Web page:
Reviewing Ze’ev Chafets’ “Roger Ailes Off Camera”
This seems to be the year of the FNC/Roger Ailes book. The ones that are generating the most buzz are Gabriel Sherman’s and Joe Muto’s but there is a third book…the official book if you will; Ze’ev Chafets Roger Ailes biography (though Chafets himself characterizes the book as “not a formal biography” in the prologue). I definitely plan on reading Sherman’s. I’m less certain on Muto’s because there is the axe grind factor that could be in play. But to be “fair and balanced” I felt I should read Chafets’ book first.
I really wasn’t interested in doing so. Conventional wisdom was this would be a whitewash book meant to undercut Sherman’s. Some of the reviews were not exactly kind. However, the book much like the book’s subject is far more complex than the broad brushes have painted.
From the book’s tone it’s clear that the author thinks highly of Ailes. But Chafets plays most of the book straight. It’s an open question whether Chafets got the full picture of Ailes or FNC’s operation; the section on the Judith Regan lawsuit comes to mind. But the picture Chafets does get he plays more or less straight. Anyone who labels this book as a whitewash or fawning would be mostly in error.
There is no way you can call the book a whitewash with passages like this…
Fox, in the meantime has continued to stockpile liberals, twenty-four at last count. Among them are former Clinton adviser Kirsten Powers, who often appears on Special Report’s “Fox All-Star” panel; former Democratic senator Evan Bayh of Indiana; and Joe Trippi, the political consultant who managed Howard Dean’s presidential run. Of course, the game is rigged. Powers is outnumbered two to one by conservative fellow panelists. For every Joe Trippi there is a Dick Morris and a Karl Rove. Bayh is an eloquent centrist, but he lacks the star power of a Sarah Palin. But Ailes didn’t invent the rules; he simply turns them against his competition and in doing so he has given convervatives what they never had on any network: a home court advantage.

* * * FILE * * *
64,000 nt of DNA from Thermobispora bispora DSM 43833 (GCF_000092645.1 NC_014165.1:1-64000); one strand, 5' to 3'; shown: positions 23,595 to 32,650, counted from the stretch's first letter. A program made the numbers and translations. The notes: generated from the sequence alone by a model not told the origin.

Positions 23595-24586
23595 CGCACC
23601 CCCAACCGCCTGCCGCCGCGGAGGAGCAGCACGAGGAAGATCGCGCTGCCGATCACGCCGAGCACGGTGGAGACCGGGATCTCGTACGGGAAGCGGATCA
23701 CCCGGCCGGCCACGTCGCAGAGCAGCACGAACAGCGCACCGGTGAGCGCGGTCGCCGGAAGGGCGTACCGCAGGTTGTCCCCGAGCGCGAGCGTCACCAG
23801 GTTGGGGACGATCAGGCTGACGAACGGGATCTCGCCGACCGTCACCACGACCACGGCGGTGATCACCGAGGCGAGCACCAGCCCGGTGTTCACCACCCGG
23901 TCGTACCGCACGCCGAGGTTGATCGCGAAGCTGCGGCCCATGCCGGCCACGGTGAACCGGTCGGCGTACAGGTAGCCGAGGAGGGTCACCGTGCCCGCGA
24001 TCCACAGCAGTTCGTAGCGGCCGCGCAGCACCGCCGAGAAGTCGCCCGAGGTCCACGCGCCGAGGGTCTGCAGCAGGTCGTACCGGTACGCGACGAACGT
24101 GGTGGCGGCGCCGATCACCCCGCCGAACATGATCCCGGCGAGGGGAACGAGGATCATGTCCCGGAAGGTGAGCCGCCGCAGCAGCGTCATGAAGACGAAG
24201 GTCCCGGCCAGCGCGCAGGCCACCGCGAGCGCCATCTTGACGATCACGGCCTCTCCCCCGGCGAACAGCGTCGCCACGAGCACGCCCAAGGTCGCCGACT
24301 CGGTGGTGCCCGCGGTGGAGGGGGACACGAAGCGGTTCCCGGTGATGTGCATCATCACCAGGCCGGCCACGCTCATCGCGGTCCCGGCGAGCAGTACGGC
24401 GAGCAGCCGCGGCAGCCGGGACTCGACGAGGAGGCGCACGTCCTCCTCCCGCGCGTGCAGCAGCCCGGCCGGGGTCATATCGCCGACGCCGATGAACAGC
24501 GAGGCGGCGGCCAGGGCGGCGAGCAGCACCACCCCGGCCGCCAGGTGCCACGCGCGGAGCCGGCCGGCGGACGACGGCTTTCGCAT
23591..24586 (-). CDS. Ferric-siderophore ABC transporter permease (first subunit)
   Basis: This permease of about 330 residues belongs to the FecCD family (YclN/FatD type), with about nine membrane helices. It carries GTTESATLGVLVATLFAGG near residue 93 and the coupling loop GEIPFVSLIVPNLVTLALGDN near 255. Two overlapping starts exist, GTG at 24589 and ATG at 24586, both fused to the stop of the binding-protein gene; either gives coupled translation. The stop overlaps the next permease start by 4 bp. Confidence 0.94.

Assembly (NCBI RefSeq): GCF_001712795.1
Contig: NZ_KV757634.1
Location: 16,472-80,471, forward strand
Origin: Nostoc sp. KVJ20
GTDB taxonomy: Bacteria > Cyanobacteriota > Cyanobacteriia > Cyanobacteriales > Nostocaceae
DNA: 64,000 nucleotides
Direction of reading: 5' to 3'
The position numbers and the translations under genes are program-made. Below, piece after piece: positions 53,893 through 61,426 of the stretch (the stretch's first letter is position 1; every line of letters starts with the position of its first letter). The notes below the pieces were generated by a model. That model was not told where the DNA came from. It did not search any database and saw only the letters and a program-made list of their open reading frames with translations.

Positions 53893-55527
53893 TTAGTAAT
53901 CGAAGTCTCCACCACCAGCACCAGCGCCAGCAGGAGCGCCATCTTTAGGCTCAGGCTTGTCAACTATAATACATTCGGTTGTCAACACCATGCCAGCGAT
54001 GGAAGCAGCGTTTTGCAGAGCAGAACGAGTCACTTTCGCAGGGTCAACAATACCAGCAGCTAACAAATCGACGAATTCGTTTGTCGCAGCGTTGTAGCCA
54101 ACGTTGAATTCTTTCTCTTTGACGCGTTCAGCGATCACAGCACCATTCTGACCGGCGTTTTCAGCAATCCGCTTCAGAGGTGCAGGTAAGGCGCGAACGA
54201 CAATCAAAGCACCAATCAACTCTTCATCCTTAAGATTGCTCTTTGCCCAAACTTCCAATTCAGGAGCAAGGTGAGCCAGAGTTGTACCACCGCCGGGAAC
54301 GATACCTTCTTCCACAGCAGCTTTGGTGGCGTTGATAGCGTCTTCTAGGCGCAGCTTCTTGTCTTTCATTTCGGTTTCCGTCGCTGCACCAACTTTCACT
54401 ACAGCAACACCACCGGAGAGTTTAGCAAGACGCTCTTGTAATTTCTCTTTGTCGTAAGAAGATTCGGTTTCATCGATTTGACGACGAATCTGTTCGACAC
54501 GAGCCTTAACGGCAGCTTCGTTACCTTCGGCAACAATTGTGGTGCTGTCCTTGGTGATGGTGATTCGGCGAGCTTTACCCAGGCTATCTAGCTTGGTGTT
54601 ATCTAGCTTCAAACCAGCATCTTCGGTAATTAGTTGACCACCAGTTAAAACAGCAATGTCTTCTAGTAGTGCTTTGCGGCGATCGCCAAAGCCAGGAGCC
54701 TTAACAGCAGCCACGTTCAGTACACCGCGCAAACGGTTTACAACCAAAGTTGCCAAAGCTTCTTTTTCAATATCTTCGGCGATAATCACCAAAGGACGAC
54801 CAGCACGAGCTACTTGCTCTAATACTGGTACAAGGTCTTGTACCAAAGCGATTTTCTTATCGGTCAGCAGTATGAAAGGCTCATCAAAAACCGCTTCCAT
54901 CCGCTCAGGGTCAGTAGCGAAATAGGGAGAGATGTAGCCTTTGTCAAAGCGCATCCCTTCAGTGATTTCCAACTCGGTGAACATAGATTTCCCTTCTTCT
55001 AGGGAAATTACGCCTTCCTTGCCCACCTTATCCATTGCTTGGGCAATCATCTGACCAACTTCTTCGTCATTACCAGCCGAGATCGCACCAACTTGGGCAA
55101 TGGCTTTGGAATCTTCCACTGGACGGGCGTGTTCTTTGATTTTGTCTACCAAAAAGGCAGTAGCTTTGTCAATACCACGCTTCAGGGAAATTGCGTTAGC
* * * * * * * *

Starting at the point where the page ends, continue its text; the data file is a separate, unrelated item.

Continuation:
It’s not that Ailes has achieved (or wants to achieve) real ideological or partisan parity. His liberals are there by and large for the same reason conservatives are at the other networks, as foils and tokens. It may be true too, as Rick Kaplan says, that the conservatives on other networks are better than Fox’s liberals. That’s a matter of taste, and not the point. Ailes has made it disreputabl to exclude right-wing analysts and commentators, or to frame the news too much. “Roger widened the agenda,” says Dick Wald. “It would not be better if the three networks and Bill Moyers were the only choices. Journalism is better for having opposing points of view.”
Fox may or may not be internally balanced. But Ailes is right when he says, “Sometimes we are the balance.”
Similar passages exist throughout the book. Anyone looking to whitewash or fawn over Ailes and FNC would automatically eschew such analysis. Chafets doesn’t and the book is better for it.